Monday, March 1, 2010

Who am I part 2.

As some of you no doubt know I'm adopted. I was adopted at birth (within minutes of my first breath) and was raised by my parents William and Carolyn. As you can no doubly tell it's never been a secret in our family that I was adopted. My parents after struggling to have children were finally given the chance to be parents.

My birth was something of a whispered secret on the military base where I was born. My (birth) mother wasn't married to my father at the time and from what I later learned he was abusive. They were also of difference ethnic backgrounds. My mother decided that what would be best for everyone involved was to place me for adoption. My (adopted) parents doctor knew of my parents struggle and talked to them about adopting me. After some genetic testing to find out my dominate traits* the doctors decided to give me to my parents. My parents had about a week to prepare for their new bundle of joy and my mother went crazy baby shopping.

After my birth my parents went through the legal hoops to finalize the adoption. Since I was technically an Italian being adopted by Americans my fathers transfer out of Italy was a problem. I wasn't legally their kid so my birth mother had to fill out all kinds of papers to let me be taken from the country. The Italian government also requires 3 years of home studies before the adoption could be finalized. So after 3 years I was officially their kid.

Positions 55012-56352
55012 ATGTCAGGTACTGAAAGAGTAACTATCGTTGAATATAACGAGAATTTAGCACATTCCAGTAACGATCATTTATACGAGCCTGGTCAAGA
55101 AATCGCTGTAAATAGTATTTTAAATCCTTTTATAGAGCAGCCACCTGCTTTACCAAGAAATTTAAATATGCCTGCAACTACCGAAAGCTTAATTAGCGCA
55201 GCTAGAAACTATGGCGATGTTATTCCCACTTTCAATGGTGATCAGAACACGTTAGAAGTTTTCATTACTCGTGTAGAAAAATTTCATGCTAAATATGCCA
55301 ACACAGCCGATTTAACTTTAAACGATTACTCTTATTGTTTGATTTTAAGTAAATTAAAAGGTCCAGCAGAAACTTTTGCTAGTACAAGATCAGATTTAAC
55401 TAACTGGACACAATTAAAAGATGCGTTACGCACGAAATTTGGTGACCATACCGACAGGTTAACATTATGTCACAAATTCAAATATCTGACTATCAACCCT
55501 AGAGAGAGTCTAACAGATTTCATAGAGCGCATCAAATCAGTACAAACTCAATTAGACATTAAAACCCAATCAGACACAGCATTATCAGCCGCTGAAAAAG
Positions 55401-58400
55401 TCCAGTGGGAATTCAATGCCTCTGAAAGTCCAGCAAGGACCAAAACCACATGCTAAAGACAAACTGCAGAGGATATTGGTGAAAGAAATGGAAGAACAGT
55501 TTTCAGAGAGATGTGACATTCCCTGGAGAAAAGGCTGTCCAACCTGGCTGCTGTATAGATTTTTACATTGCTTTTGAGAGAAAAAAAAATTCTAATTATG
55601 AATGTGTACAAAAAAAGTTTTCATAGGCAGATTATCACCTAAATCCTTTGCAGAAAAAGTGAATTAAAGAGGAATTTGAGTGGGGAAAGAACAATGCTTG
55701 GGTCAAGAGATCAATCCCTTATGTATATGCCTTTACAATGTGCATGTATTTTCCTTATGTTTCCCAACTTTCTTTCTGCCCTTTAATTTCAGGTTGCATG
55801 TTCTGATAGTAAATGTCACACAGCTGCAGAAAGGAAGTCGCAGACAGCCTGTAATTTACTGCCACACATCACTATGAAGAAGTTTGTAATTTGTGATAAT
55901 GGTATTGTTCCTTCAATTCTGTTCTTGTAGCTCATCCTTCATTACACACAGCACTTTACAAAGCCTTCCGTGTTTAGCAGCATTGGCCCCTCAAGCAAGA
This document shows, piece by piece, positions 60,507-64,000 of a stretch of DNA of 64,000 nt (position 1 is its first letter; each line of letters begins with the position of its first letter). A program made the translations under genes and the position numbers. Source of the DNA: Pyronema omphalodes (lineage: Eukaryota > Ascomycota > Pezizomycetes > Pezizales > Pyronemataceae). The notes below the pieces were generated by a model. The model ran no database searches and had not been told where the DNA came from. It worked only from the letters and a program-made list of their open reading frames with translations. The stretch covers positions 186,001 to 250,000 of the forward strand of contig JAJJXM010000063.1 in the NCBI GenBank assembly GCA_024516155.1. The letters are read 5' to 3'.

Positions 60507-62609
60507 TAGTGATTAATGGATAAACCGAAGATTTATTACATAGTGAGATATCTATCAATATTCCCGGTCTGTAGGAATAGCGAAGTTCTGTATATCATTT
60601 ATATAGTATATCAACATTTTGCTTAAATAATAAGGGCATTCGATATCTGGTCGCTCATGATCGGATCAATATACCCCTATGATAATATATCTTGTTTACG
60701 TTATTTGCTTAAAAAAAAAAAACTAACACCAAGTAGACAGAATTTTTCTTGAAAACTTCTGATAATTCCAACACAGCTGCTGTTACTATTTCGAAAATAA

Growing up I never thought anything of being adopted it was more a problem of my mixed background. People were confused when they saw us out and my mother remembers someone thinking she was my nanny. Over the years I wondered about my (birth) mother. If I had any siblings out there. My (adopted) mother is also adopted so she understood my need for answers. In my teen rebellion phase I uttered the one statement all adopted parents're not my real parents anyway and my mother and I have had our struggles. Friends mostly didn't care( the military breeds racism out of you) other then the random your parents don't look anything like you. Into my adult years co-workers were shocked to find out my parents were black (whole other kettle of fish). Dating in the south could be problematic, looking not black while having to explain my black adopted parents cut a few relationships short.

There are funny times like when well meaning sales people make the comment that I look just like my (adopted) mom. We say thanks and laugh about it later.

Overall I think being adopted opens your mind to the whole idea of love. That family isn't just blood. Family is whatever you make it, that friends can become like family. That you can be born into a family but can forge yours out of whatever you want.

* The genetic testing was because if I had white dominate traits I would have been given to a white family. There is this belief that minority children need to be raised by minorities. Even today it's hard for non blacks to adopt black children and vice versa.